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COURT FINDS STRYKER MEDICAL DEVICE MANUFACTURING DEFECT CLAIM ADEQUATELY PLED

COURT FINDS STRYKER MEDICAL DEVICE MANUFACTURING DEFECT CLAIM ADEQUATELY PLED

There are three product liability theories under California law: manufacturing defect, product design defect and failure to warn. One recent failure to warn and negligence case was brought against Stryker Corp. and Howmedica Osteonics Corp. The lawsuit was brought by a patient who received a femoral endoprosthesis implant in 1994, when he was 15 years old. The patient's left femur was removed due to sarcoma, a cancer, and replaced by the prosthetic femur stem and joined pieces.

The patient alleged that the prosthetic femur was defective because instead of lasting a lifetime, it failed in February 2010. The failure of the medical device caused the patient to undergo corrective and replacement surgeries, and he sued to recover medical expenses, lost wages and general damages.

Pleading Medical Device Manufacturing Defect Claims

Extensive pleading is not always necessary when filing a medical device claim. A patient usually only needs to state sufficient facts to cover the necessary elements of a product liability action. Stryker and Howmedica sought to dismiss the patient's product liability claim as insufficiently pled, but a California district court recently upheld the patient's manufacturing defect claim as sufficiently stated.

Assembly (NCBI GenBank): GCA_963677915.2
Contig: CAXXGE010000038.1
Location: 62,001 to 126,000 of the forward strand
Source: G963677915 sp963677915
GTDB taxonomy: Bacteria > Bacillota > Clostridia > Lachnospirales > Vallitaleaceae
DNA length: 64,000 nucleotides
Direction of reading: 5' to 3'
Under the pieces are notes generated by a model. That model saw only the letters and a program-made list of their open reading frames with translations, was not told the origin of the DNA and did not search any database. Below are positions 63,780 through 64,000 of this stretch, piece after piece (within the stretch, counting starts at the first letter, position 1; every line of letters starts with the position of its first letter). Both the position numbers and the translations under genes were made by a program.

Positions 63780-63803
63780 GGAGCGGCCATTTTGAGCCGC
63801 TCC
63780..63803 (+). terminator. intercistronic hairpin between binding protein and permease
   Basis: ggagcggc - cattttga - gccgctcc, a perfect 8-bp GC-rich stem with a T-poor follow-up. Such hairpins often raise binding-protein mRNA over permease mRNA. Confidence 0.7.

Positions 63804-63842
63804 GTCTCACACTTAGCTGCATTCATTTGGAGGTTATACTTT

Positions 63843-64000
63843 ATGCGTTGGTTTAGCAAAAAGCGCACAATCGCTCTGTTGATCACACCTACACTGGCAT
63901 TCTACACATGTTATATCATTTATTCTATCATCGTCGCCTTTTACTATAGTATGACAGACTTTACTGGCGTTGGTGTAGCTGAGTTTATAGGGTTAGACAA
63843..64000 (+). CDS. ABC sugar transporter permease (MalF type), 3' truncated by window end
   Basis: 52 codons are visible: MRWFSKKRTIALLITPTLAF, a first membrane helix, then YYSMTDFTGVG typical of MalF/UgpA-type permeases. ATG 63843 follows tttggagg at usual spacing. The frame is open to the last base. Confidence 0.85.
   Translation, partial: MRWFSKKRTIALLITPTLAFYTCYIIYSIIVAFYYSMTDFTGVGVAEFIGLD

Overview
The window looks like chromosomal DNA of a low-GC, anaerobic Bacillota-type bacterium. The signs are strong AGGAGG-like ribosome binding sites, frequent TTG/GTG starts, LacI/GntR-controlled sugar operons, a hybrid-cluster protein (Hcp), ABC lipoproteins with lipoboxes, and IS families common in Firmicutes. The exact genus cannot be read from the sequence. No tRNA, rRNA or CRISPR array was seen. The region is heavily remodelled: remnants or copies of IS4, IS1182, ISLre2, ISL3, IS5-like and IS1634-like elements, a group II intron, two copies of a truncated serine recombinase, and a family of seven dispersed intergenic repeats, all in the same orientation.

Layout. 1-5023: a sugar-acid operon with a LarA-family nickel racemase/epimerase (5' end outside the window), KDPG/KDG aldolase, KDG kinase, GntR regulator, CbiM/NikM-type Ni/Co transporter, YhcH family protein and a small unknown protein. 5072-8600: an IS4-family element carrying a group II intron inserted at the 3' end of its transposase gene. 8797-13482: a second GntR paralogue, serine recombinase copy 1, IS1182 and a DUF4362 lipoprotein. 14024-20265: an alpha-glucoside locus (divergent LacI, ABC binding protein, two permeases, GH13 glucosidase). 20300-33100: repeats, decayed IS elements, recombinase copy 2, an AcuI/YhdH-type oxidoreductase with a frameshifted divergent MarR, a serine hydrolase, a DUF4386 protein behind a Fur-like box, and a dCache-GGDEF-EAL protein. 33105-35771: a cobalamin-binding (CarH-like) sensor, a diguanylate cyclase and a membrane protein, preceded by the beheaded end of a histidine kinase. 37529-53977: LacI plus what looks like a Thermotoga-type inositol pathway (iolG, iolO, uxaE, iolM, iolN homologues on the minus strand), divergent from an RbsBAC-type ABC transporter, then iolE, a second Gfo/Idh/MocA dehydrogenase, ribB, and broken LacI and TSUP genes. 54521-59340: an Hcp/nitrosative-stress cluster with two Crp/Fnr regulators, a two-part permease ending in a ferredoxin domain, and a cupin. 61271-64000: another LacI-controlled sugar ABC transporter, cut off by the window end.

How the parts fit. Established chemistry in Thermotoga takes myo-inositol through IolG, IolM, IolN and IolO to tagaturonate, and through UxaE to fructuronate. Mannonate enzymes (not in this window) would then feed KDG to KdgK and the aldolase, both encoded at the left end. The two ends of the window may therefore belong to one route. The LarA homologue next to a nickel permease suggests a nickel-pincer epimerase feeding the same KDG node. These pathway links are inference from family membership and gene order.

The patient alleged that his implant was properly designed with the proper materials, but that a manufacturing defect caused the implant to have a weak spot that unexpectedly broke.

The court noted that the patient was not required to offer an extensive explanation of the implant manufacturing process or the flaws in the process that led to his injury. Such detail is usually required only for later stages of litigation because initial pleadings are required only to give a medical device company notice of the complaint's basic elements and how these apply to a patient's situation.

The Elements of a Negligence Claim Against a Medical Device Company

The court also found that the patient sufficiently pleaded a negligence claim against Stryker and Howmedica with the following facts:

  • The medical device companies owed a duty of care to the patient.
  • This duty was breached by the companies' negligence in the design, manufacture, production or testing of the femoral stem implant.
  • The patient was injured as a result of this negligence when his implant broke.

The patient sufficiently alleged that the device manufacturers' negligence was the cause of his injury because the product was delivered to his physician without a substantial change in its condition and was used by the patient and his doctor in a manner that was anticipated by the manufacturers.

Source: Currier v. Stryker Corp., 2012 WL 1037940, U.S. District Court, E.D. California, March 27, 2012

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